Russia was basically bribed by giving them an emission quota according to the emissions of the old Soviet Union industrial base that was demolished in the 1990’s …. a quota that they will exceed by 2017 if they try very hard. Meanwhile Russia has made a lot of money by selling carbon credits to Western companies. This scam is so beautiful that you gotta sort of admire it 😉

    The next Russian President Putin has said that Russia is looking forward to global warming as it will cut heating costs, open the Arctic Sea for traffic and make huge areas currently unsuitable for agriculture a potential bread basket. So another Kyoto commitment by Russians is unlikely.

    Even if the Russians agreed to Kyoto 2, it will not hurt them much:

    International climate change negotiations to agree a successor to the Kyoto Accord received something of a blow last week, after Russian President Dmitry Medvedev announced an emissions target that could allow the country to increase emissions by up to 36 per cent by 2020.
    Speaking on state television, Medvedev suggested Russia would cut emissions by about 10 to 15 per cent based on the 1990 base year used under the Kyoto deal. However, Russia’s emissions were significantly higher in 1990 than they are now, so the new target would allow the country to increase greenhouse gas emissions by between 29 and 36 per cent by 2020. 


  9. jeffn says:

    Jarmo- This is the sort of thing that creates skeptics. Why would anyone who truly believes GHG emissions will kill the planet play this sort of game? Answer- they wouldn’t, so the likelihood is that they don’t “believe” but find the claim to be politically useful.
    As Tom notes in #7, there’s no worry that the climate concerned will take observations coupled with basic mathematics and turn the focus toward climate. Too much fun involved. Remember, over here in the US the argument is that George Bush “killed” Kyoto for no reason other than than the fact that he’s an evil oil stooge in the wrong party. It had nothing to do with the fact that Kyoto was pure junk.

  10. Jarmo says:


    As I recall it was the US Senate who “killed” Kyoto…. not Bush. 

    I assume that most supporters of Kyoto do really believe in in AGW. It’s their perception of reality that is flawed. They believe that they can infect whole populations with the same hype that controls their thinking. 

    They remind me of the EU elite here in Europe. Their grand project, a federal Europe, which they have tried to advance without the consent of the governed, was expanded regardless of economic realities and has now imploded. They also believed that the only thing you need is a certain “critical mass” and then dreams become a reality.   

  11. harrywr2 says:

    Kyoto wasn’t going to make any difference as it didn’t address the non-financial impediments to ‘low carbon energy’
    Cancun was the first ‘Climate Meeting’ to take seriously the need for ‘technology transfer’.
    The Nuclear Suppliers Group and the IAEA have just gotten around to having workable ‘frameworks’ for non-nuclear countries to acquire civilian nuclear power without being threatened with being carpet bombed.

  12. harrywr2 says:

    “Indian ministry”
    The going rate for steam coal shipping out of the Australian port of Newcastle is $125/tonne. There was some ‘cheap coal’ to be had in Indonesia is you bought the mine and exported it to yourself at ‘knock down’ prices. The Indonesia government caught on to this scam and canceled all long term coal contracts. All Indonesian coal has to be sold at ‘bench mark’ prices now.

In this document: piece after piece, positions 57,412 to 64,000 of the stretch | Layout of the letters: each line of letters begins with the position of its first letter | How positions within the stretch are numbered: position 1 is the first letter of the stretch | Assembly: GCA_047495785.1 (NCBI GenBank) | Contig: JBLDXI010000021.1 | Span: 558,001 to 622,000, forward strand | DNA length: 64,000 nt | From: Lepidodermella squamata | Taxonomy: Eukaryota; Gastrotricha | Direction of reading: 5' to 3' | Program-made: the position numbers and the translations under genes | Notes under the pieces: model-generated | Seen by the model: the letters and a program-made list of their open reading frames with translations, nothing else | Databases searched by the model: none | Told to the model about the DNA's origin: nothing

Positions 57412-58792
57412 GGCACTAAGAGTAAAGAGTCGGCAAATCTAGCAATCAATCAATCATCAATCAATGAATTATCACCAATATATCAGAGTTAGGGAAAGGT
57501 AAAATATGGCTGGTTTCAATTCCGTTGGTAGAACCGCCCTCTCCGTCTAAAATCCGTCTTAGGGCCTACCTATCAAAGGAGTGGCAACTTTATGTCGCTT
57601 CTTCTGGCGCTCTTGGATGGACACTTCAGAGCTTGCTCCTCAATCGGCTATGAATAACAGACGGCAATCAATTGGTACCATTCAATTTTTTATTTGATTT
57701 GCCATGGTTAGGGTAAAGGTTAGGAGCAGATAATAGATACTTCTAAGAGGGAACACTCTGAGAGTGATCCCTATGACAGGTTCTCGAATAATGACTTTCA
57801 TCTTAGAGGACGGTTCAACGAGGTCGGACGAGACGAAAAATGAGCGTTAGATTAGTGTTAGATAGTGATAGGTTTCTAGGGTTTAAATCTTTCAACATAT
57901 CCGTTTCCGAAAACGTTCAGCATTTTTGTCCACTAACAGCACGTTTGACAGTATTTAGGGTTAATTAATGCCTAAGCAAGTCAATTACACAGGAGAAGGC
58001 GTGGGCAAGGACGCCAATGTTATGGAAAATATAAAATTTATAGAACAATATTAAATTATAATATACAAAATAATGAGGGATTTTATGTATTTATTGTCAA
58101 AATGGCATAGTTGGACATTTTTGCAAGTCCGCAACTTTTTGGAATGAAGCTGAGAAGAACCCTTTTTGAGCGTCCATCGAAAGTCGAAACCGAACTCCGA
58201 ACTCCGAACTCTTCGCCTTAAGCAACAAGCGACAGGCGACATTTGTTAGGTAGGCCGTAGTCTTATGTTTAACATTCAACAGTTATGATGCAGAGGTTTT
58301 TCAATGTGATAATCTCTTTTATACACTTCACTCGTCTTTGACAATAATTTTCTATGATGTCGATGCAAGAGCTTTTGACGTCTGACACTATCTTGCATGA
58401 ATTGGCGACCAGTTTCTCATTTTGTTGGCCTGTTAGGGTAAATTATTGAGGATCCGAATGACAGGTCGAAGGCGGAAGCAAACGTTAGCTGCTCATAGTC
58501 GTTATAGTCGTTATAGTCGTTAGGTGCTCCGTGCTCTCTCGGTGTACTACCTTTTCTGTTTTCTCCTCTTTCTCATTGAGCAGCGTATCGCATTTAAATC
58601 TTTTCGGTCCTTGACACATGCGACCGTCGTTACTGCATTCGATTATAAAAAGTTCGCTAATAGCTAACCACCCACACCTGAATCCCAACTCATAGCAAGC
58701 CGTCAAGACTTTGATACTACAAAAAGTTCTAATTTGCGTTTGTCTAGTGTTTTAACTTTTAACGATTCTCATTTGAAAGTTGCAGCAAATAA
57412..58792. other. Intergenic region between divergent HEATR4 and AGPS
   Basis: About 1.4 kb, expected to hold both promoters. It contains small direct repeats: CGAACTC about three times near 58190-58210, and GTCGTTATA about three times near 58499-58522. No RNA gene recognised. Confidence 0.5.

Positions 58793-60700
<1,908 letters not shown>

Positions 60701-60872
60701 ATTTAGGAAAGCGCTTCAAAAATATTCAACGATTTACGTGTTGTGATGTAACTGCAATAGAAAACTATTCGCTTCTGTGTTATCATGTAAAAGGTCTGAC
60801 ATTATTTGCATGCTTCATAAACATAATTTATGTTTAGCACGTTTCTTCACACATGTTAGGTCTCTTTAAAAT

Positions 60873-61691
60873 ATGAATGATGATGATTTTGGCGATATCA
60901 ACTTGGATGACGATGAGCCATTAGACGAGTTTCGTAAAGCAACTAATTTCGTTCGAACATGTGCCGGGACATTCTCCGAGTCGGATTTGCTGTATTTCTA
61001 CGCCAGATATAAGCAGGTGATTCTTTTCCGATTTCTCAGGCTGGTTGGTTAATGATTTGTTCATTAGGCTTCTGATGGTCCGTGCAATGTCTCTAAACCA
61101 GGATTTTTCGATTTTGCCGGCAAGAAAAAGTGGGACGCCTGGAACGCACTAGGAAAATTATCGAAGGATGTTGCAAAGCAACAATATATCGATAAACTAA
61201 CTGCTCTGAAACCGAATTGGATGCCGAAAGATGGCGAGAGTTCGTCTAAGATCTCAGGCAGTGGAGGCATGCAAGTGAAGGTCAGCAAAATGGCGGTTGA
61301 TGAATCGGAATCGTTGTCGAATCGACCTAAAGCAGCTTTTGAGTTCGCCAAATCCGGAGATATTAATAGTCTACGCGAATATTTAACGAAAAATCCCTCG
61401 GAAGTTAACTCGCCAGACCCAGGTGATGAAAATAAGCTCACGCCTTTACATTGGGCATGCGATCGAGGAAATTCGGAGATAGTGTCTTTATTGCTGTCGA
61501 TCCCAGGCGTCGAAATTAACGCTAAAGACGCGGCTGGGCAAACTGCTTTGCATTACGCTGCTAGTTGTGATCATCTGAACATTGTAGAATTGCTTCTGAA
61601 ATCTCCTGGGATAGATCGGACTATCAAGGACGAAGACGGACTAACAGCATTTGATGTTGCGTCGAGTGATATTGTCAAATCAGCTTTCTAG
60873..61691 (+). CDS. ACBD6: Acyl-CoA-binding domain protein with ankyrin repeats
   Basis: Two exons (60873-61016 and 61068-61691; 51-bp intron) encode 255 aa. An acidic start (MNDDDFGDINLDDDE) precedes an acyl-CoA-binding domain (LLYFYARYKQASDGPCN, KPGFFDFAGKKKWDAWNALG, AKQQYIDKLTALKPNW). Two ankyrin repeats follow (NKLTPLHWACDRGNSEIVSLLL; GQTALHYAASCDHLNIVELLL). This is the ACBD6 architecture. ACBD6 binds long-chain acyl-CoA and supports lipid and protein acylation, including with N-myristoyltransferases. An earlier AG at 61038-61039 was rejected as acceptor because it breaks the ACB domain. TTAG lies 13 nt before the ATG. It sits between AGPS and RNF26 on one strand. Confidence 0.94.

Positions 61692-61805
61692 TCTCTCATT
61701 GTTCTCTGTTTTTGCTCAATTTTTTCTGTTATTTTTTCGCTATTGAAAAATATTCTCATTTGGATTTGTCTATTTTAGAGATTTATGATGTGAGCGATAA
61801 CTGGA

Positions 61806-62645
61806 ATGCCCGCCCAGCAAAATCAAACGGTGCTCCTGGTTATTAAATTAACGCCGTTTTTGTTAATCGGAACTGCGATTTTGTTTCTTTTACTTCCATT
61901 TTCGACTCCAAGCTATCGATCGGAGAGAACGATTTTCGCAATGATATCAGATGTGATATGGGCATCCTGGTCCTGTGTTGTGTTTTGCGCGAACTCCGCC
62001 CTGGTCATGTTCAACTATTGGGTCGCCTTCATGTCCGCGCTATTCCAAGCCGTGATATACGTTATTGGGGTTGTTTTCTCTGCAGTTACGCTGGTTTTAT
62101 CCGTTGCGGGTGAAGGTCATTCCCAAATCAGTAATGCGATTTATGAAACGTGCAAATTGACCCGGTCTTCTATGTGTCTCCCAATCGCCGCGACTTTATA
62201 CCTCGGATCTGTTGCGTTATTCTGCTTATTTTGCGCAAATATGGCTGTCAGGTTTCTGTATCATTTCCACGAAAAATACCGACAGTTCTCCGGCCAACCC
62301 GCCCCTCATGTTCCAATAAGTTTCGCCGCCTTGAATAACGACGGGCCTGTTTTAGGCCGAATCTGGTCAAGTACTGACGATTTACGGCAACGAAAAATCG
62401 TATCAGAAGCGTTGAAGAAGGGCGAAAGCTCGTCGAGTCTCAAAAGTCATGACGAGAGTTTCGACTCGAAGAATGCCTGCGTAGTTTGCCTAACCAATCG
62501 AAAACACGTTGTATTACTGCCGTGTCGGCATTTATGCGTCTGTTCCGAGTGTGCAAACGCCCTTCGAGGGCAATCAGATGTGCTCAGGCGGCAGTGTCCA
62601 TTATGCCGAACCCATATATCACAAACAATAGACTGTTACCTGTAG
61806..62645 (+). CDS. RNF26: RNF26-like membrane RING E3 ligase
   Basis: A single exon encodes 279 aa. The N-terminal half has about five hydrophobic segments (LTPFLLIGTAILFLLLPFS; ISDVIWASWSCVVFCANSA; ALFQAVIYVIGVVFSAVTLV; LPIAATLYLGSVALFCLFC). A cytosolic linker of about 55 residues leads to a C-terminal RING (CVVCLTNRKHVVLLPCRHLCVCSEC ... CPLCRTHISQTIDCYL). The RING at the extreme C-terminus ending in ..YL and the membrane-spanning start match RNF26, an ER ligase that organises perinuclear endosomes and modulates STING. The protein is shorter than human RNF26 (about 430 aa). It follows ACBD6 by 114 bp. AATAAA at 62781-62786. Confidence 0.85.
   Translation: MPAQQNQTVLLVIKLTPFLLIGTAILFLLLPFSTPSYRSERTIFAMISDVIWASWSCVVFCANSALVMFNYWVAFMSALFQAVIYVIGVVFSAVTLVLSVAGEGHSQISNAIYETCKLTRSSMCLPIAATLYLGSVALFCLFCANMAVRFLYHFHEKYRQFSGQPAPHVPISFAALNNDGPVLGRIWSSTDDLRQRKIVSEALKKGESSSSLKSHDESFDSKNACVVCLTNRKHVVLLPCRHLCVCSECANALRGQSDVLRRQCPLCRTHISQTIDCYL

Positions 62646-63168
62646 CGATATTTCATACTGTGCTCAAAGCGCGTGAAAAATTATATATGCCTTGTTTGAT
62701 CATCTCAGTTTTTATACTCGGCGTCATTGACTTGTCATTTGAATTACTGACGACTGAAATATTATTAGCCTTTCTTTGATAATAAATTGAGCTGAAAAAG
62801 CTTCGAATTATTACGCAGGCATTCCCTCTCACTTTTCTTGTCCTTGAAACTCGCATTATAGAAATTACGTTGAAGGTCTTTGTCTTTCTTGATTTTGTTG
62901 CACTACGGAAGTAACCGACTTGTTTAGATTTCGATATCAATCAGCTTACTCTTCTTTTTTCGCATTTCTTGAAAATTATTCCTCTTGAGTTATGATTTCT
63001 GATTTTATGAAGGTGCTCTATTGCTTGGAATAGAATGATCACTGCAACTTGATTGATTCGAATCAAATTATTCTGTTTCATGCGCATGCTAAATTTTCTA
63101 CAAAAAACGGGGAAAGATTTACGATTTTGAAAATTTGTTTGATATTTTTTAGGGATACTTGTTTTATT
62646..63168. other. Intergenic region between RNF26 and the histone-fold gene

As a result India is having trouble sourcing ‘affordable coal’ and some of their existing plants were shut in September and Ocotober for ‘lack of coal’.

  13. Jarmo says:


    Thanks for the link. Interesting stuff.

    Looks like coal price has been up due to many reasons, e.g. the Queensland flood: 

    China has power shortages because the state sets electricity prices and currently power companies lose money when they burn coal that is more expensive than earlier.

    India seems to have built more new coal power than it can currently supply. Add to this additional demand in Germany and Japan. New mines are coming online but that will take time. So, India has gone shopping. Looks like demand for coal will keep on increasing:

    India has been working to address the coal void for some time now. Indian firms have been scouring the globe for coal assets and the effort has secured several major deals: Indian conglomerate Adani is set to buy the 25-million-tonne-per-year coal export terminal as Abbot Point in Queensland, only a year after buying the Galilee coal project in Australia for $2.7 billion; Indian trader Knowledge Infrastructure signed a joint venture deal with Indonesian miner PT OSO International to develop thermal coal mines in Kalimantan; and three Indian firms are among those shortlisted to buy Australian coal explorer Bandanna Energy, a deal expected to top $1 billion.

    Coal India, which produces 80% of the country’s coal, is not going to be left out of the shopping spree. A few months ago the company set aside $1.2 billion for overseas buys, specifically in Australia, Indonesia, and the U.S. And it has the money – net income for the first quarter totaled $931 million and full-year profits were up 13%. Shares in Coal India started trading Nov. 4 after the government raised $3.2 billion by selling a 10% stake, in the country’s largest public offering to date.

    The story could go on, discussing other coal-needy countries like Japan, South Korea, Germany, and so on, but perhaps the point has been made. Global production is maxed out with respect to existing infrastructure, so increases from here can only occur as quickly as new mines, rail lines, and ports can be built.Coal prices have been climbing steadily, based on real supply constraints, and most industry watchers agree that they will hold their ground or continue to climb for the next few years.